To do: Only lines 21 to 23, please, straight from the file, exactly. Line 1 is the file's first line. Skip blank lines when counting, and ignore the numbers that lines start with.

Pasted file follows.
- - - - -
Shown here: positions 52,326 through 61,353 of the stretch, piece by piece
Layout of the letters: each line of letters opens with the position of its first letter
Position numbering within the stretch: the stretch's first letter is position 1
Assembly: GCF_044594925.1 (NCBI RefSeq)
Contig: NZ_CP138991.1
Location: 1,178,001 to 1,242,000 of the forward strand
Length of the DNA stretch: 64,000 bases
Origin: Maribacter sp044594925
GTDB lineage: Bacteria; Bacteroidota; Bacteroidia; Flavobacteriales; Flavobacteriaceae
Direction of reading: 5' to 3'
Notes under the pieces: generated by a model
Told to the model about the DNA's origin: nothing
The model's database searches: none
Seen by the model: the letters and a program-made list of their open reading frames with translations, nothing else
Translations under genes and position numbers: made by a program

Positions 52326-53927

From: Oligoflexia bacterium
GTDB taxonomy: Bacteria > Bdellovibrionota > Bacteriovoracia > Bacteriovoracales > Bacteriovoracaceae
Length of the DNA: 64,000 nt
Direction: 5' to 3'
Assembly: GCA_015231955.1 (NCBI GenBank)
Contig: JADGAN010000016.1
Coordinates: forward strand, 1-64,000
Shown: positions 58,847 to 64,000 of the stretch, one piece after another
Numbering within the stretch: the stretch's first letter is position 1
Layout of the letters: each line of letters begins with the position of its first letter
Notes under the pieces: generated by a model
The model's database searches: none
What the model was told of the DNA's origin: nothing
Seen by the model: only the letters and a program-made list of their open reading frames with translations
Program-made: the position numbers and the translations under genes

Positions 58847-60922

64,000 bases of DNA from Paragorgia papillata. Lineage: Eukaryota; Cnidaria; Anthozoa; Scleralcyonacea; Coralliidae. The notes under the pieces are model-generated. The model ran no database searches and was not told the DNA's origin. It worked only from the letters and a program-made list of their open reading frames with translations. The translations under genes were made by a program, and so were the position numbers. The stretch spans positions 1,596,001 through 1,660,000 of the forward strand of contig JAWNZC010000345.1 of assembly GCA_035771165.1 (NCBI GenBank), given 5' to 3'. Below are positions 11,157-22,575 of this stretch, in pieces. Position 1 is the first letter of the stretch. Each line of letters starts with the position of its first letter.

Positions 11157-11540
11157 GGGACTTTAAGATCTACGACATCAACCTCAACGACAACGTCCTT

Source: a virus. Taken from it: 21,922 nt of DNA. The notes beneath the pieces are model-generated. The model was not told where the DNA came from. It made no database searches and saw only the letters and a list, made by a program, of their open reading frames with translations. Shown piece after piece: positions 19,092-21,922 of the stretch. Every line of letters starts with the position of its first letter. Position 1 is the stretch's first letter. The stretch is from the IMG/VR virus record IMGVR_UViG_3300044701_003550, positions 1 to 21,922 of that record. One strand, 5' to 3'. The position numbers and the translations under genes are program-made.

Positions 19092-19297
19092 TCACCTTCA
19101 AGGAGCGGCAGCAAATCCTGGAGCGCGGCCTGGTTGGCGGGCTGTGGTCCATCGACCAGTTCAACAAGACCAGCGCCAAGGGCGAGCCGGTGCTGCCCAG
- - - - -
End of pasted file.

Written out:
Assembly: GCA_015231955.1 (NCBI GenBank)
Contig: JADGAN010000016.1
Coordinates: forward strand, 1-64,000